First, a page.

I watched countless live feeds of the fires, having in some cases to distance myself from what I was seeing. I was not just watching from afar. I was trying to place myself in the shoes of those watching their homes destroyed by the flames. After several dozen decent screen captures, I set to work with just a single image to experiment with the concept of pain and surrealism.
After I was through, I set the experiment aside to consider its impact as an art form and also its impact upon me the artist. Was it something worth pursuing? Was it too painful for myself? Was it too painful for those intimately involved in the events? Was I walking on ground that was too treacherous to be on?
Then I thought about Van Gogh. Settings aside his genius as a painter and his craziness as a man. He was able to capture the anguish of men and women and cast that anguish into a surreal beauty. "The Potato Eaters" done in 1885 showed peasants around a rickety table, sharing a meager meal of potatoes and tea. It is strikingly real yet surreal. He did not fear showing the pain and struggle of those around him.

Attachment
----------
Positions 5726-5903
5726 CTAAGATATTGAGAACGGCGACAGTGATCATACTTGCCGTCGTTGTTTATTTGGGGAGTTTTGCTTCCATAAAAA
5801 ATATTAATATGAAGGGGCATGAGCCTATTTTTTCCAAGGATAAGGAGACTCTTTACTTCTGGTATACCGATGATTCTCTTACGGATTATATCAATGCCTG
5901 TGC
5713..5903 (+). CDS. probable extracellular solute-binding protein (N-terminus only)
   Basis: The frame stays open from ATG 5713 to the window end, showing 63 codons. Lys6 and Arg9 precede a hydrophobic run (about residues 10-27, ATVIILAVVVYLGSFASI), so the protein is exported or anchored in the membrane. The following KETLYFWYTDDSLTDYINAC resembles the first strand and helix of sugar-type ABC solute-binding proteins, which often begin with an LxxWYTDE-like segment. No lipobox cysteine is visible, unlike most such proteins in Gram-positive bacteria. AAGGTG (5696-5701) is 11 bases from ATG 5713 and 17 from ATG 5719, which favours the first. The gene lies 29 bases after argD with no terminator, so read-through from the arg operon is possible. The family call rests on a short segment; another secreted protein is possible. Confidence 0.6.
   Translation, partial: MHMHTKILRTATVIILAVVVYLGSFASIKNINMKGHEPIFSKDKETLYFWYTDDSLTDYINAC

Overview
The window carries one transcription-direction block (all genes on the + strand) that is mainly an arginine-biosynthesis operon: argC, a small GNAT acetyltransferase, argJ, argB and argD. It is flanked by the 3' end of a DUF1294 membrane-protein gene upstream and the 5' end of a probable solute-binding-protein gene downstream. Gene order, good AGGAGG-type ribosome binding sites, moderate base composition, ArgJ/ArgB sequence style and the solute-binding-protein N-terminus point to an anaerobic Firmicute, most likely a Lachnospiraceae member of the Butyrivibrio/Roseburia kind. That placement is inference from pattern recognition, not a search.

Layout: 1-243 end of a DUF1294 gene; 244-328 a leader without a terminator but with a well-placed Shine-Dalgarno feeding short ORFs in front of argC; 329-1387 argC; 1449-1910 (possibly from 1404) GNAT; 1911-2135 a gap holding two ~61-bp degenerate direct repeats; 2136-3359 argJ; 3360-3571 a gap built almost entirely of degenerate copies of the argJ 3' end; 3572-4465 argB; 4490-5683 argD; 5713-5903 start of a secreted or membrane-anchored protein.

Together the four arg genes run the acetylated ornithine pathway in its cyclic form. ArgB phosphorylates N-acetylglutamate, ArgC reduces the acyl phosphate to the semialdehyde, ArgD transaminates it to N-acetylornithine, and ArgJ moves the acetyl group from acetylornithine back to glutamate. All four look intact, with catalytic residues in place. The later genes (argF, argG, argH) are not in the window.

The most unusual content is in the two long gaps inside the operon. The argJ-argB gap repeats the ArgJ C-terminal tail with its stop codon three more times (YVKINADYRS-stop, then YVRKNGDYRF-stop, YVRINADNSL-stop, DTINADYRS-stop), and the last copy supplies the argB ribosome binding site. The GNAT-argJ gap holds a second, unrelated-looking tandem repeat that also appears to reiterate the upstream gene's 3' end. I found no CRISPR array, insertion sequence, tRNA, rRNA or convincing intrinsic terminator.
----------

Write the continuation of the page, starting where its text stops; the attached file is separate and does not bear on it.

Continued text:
Then I considered another artist. Picasso. Picasso. In 1937 Picasso created one of his greatest works "Guernica". In his amazingly complex and unusual style, he portrayed the bombing of Guernica, Spain during the Spanish Civil War. But he did so in the surreal style that he was so well known for. But the pain is still there. The anguish still remains.
There are many more examples of this need to cast the atrocities of man into surrealism that allows us to see the pain, while stepping back from it.
So with that thought in mind, I decided to begin a new series "Pain, Struggle & Surrealism", using the tools of today's media saturated art world to tell the tales of today's anguish.
The wild fires were experiments. They've taught me a lot. Now I watch the world.